Where’s the beef?
Burger King, which made that slogan its trademark in the 1980s, has acknowledged this week that some of its burgers in Britain and Ireland included horsemeat, the latest development in an ongoing scandal.
Horsemeat actually contains just as much protein and far less fat than beef, according to nutritionists.
But “Where’s the horsemeat?” just doesn’t have quite the same appeal. More to the point, Burger King’s admission has prompted a Twitter campaign and threats of a boycott.
The horsemeat controversy is Britain’s worst food scandal since Mad Cow Disease in the 1990s. But this time around, the potential danger isn’t to Britons’ physical health, but their emotional well-being.
For as long as a year, British consumers who thought they were buying beef products may have been unknowingly eating pork and horse, as well.
Irish food safety officials broke the news in mid-January, when they said 23 out of 27 beef burgers sampled were found to contain pig DNA, and 10 also contained horse DNA. The meat had been marketed across the British Isles.
One beef patty, sold by the British grocery giant, Tesco, was 29 percent horse meat.
Outside a Tesco supermarket in West London, Alicia Rodrigues, a Muslim, loads a cart with bags of groceries. She’s seen the reports, and says: “It’s horrible. I feel like, wow, it’s horrible, horrible, horrible.”
Jewish and Muslim leaders in Britain have said there’s no evidence that any of the pork-contaminated beef was mislabeled as halal or kosher.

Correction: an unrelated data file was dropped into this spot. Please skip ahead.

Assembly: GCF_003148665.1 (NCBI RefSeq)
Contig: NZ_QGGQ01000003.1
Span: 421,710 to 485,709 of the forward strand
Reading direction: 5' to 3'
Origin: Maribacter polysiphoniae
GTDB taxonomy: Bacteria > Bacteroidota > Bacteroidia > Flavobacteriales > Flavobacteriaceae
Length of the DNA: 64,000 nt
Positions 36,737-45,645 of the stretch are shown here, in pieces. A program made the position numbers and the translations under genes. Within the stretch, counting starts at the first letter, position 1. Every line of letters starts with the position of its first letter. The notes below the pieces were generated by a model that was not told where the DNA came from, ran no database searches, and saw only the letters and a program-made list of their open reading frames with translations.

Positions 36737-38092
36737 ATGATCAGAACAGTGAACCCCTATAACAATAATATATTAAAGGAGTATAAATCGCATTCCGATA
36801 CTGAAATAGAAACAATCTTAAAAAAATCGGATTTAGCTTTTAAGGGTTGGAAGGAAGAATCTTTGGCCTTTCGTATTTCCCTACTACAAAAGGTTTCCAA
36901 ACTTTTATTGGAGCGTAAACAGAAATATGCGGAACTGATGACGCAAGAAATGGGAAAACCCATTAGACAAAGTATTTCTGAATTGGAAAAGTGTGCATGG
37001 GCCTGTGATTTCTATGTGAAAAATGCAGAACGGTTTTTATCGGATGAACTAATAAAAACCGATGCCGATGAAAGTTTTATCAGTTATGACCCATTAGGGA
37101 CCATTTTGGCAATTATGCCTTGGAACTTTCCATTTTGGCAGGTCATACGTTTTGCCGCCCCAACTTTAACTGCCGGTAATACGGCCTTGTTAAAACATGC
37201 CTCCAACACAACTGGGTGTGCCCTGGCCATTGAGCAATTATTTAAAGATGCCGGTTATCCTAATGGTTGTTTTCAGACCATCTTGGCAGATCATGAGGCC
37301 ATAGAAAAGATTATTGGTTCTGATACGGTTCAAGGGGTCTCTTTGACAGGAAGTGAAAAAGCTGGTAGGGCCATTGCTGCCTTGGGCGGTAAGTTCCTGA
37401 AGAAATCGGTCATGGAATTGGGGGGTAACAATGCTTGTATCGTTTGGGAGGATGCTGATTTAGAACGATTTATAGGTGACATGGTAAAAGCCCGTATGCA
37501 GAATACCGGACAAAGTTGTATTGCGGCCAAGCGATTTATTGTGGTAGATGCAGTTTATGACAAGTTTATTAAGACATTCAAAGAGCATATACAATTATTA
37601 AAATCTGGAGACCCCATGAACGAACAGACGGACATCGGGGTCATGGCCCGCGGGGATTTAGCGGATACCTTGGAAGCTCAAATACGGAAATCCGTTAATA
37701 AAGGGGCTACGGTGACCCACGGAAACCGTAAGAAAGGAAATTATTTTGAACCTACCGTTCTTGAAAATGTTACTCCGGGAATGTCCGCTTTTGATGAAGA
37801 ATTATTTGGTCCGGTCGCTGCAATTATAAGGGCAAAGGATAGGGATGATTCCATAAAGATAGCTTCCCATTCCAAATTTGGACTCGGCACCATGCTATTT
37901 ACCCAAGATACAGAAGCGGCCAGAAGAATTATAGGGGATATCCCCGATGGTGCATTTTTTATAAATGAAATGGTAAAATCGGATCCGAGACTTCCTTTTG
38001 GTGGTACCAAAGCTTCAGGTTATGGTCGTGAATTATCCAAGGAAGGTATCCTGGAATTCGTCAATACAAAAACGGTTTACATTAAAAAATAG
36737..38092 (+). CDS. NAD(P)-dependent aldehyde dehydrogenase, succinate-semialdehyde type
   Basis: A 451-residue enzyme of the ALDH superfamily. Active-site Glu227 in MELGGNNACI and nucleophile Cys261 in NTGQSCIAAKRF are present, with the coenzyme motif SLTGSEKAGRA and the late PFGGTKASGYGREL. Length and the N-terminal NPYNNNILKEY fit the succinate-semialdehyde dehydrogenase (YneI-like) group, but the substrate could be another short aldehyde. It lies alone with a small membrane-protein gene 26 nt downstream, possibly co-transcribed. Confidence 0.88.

But the greatest expressions of revulsion, here in the U.K., haven’t been religious. And they haven’t been about pork, but horse.
Another Tesco customer, who only gave his first name, Johnny, says he’s stopped buying beef burgers altogether.
“I’m not eating them any more! Poor old horses, I feel sorry for them, that’s all. France and all them countries eat the horse meat — we don’t,” he said.
Indeed, to the average animal-loving, horse-mad Brit, the concept of eating Mr. Ed is abhorrent and positively un-English.
Henry Harris, the chef at Racine, a French restaurant in London, said: “There’s misconception that we shouldn’t be eating horse, because — the whole pet connotations and companionship that horses give people. And it puts them off. Whereas you go over to the Continent, they don’t have quite the same connection. And they appreciate it more for its culinary, rather than its companion, qualities.”
Most of the adulterated beef has been traced to a single Irish supplier called Silvercrest. Silvercrest seems to have acquired the suspect meat from an unapproved Polish firm.
Food critic Rose Prince says the Polish operation probably used horse for two reasons: its cheaper price and its deep red color.
“Adding it to the meat, you would certainly make it look leaner,” she said. “You’d look like you’re getting more, and less sort of fatty mince.” [Copyright 2013 NPR]